Wednesday, April 23, 2014

Sugarloaf Revisited

Every other week I work two nights as opposed to six on my "long week." So, on my short week I do chores and take my dog on extravagant walks, which this week has coincided happily with a very minor but very refreshing cool front. 75 degrees days are entirely acceptable to my wooly haired minor mammoth so I figured I had one last shot at getting to check out the Sugarloaf Loop before summer sets in.

Key West Diary: Sugarloaf Loop Road This picture below is of the vast emptiness of Old State Road 939A.

I took that picture yesterday thinking to illustrate how empty the Keys will be after the temporary residents of winter have left. Yet Cheyenne and I were not alone at the junction of 939A and Sugarloaf Boulevard. There were two other cars parked next to the entrance to the Loop Road. Oh well, it's hard to be alone on small easily accessible islands!

People do love their signs, so I am forced to wonder if anyone has ever been fined five hundred bucks for littering. Conversely do you suppose there is a dog to be ware of below? Do two "posted" signs double the value of one No Trespassing sign?

This fancifully decorated gate is just over 17 and a quarter miles from Whitehead and Fleming Streets, where Mile Marker Zero marks the start of the Overseas Highway at the Courthouse. 17.270 miles.

The entrance to the Loop Road is also heavily signposted. I wonder if we can ever return to a society of rational self reliance and common sense.

With so much signage is it any surprise the artists take it upon themselves to add their two cents to the freshly painted barriers? This one is a tad bit obscure but it probably means "No Sitting."

Cheyenne ruined any hope I had of making it to the bridge three hundred yards up the Loop Road. She stopped and looked at me in that way she has so I obediently turned tail.

I hate gunfire calls when I'm at work. "I know shots...I recognize caliber so-and-so shots...I have experience..." People always know they heard gunshots. So we dispatchers obediently put out a call for gunshots and when the officers hear that magic word on the radio their hackles go up. That's when I have to sit there, behind two locked doors and hope the terribly experienced callers are wrong again and they really couldn't tell the difference between a gunshot and a fire cracker... So far so good and no one I work with has been shot. But what a weird road sign. I suppose people like to drive these lonely four miles to find a spot to loose off their fire arms. A cheerful prospect!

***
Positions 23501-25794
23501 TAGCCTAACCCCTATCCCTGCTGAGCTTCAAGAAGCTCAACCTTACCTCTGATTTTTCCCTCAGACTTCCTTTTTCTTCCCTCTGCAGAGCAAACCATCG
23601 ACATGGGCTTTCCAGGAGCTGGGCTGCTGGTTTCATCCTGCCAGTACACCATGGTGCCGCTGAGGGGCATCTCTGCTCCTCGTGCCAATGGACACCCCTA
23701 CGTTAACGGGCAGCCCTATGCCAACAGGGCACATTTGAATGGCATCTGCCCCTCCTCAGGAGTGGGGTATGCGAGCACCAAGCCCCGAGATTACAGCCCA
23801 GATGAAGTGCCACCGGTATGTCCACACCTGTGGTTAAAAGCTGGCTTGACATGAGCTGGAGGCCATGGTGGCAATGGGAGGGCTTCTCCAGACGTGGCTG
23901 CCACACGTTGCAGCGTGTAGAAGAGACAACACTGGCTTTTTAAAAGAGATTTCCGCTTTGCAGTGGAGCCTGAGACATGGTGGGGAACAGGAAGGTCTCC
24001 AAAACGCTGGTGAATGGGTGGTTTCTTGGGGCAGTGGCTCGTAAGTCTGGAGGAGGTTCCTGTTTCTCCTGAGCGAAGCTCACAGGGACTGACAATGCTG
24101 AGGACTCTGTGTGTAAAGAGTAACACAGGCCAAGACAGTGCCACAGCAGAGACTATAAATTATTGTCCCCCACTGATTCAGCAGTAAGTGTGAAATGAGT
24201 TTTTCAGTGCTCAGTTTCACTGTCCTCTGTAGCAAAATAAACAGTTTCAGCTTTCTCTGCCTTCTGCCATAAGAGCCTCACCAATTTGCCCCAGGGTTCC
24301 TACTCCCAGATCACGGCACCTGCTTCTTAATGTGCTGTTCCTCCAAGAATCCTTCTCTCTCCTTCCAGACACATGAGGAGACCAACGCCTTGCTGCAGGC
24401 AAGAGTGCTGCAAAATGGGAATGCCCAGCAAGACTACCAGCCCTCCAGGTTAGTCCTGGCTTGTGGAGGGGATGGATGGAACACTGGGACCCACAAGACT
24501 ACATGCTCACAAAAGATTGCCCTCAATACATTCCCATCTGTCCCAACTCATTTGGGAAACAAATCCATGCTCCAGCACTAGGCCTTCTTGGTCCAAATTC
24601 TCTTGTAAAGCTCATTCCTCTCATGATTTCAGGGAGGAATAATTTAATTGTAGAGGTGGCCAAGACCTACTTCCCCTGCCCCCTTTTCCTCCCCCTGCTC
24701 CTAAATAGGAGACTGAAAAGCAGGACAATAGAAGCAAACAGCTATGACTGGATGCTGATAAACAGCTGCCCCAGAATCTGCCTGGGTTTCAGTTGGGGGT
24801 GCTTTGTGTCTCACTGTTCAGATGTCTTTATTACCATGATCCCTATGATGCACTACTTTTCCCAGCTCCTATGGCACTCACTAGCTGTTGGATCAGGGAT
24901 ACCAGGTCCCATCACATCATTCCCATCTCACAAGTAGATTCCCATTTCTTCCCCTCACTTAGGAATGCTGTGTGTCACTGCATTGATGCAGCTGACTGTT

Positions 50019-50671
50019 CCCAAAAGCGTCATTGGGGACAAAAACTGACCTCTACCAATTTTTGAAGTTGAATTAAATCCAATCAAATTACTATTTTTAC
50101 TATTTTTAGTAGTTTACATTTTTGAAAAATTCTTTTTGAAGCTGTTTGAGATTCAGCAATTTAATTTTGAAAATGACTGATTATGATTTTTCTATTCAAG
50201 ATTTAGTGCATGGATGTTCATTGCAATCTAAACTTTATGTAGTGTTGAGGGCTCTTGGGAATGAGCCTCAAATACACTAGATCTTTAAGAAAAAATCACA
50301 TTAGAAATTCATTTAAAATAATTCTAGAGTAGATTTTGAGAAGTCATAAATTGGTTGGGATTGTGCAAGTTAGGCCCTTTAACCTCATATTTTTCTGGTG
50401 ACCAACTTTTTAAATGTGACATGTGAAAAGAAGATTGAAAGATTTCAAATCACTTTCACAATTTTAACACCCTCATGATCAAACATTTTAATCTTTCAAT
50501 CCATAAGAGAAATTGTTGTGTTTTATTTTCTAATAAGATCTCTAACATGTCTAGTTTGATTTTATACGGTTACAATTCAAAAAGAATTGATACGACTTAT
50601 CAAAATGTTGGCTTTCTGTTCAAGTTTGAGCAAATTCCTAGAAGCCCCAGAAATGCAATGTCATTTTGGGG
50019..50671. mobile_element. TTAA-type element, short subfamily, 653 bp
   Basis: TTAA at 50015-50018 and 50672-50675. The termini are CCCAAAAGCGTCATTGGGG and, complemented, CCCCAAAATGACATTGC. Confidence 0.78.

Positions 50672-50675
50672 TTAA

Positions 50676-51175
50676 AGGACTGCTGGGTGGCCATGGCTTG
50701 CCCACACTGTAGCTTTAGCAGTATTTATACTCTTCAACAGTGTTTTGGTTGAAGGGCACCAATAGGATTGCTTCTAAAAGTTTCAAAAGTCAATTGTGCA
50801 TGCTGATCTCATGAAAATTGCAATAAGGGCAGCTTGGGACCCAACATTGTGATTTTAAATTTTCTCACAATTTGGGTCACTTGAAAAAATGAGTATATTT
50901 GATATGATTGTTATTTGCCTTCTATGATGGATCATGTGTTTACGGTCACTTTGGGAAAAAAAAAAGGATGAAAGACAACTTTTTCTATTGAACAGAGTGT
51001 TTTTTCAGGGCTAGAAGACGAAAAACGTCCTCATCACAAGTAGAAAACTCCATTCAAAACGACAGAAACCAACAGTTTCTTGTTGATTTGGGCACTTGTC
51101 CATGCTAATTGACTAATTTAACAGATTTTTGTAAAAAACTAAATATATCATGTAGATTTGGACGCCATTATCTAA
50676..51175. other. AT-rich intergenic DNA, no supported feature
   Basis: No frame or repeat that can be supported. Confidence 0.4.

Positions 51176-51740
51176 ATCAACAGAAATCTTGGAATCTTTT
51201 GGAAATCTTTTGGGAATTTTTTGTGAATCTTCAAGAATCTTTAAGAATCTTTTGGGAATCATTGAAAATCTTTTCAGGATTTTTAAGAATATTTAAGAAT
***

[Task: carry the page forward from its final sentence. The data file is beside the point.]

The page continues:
This place has seen better days, gates hanging limply and not a sign to be seen. Call me sensitive but I didn't figure the absence of warning signs was an invitation to drop in so we went on by. The economy may be rebounding in Manhattan and D.C. but out here there are lots of abandoned properties.

And towards the end of the navigable portion of the highway the asphalt starts to look crappy. 1500 feet to go the sign says and then the road ends.

Which was where I found a bunch of people streaming out of the wooded trail necks craned skyward. They said they were bird watchers. They saw frigate birds and cat birds which I thought was an odd name for a bird. Cat bird sounds like lunch for a pussy. I left them staring aloft as though spotting the Holy Grail.

"A juvenile and an adult female" an authoritative voice called out as they craned their necks. I looked up and saw two black specks highlighted against a white cloud far above. Even I know how to recognize frigate birds, often seen floating far above the waves far out to sea. They have distinctive crossed tail feathers, but I'm buggered if I know what a juvenile looks like a quarter mile away or even right up close. Then another lot came tramping down the foot trail, the former state road now abandoned to mangroves.

See the dog? Once again deciding she was going that far and no further. The last time we walked the four miles to the end of the trail I ended up carrying her out. Key West Diary: A Short Walk On Sugarloaf Key I think that fiasco was the beginning of the end of Cheyenne's faith in me as a mangrove guide. We did overdo it a bit.

The pretty little park back at the bridge is looking a little worn. The gate has been smashed as though by some dipshit determined to prove that vehicles can drive into the park...

...the bridge on State Road 939A was looking unusually picturesque so I took a photo, though...

...this is the view most people come to see here:

A boat came zipping down the canal from God knows where, under the bridge and out to sea:

A fishing boat pirouetted interminably chasing it's floats and rending the silence with it's endlessly buzzing engine.

Even a couple of kayakers who put in at the kayak ramp in the park contributed their own raucous debate with their silent craft. He sounded like a small steam engine struggling up a steep grade as he humped the two person kayak from his car, thumping the stern periodically as he struggled. Once they got in the boat he issued instructions to his harassed woman with decided tone of voice violations which made the man in my pink Crocs cringe. "Not like that!" And "Where's my phone?" And "This way!" And on and on till mercifully they splashed round the corner and were out of ear-sight shot. They looked good though against the green and blue and white.

Cheyenne got up, shook off and looked at me. I obediently closed my book and got up to follow her. She was ready to go home.

We drove at the speed limit, alone at last, with only this peculiarly worded threat to remind us of the people we had met and signs we had read in the unsettled part of a Sugarloaf Key.

Thickly settled indeed. Well, even if they aren't too bright do we really need a sign pointing it out?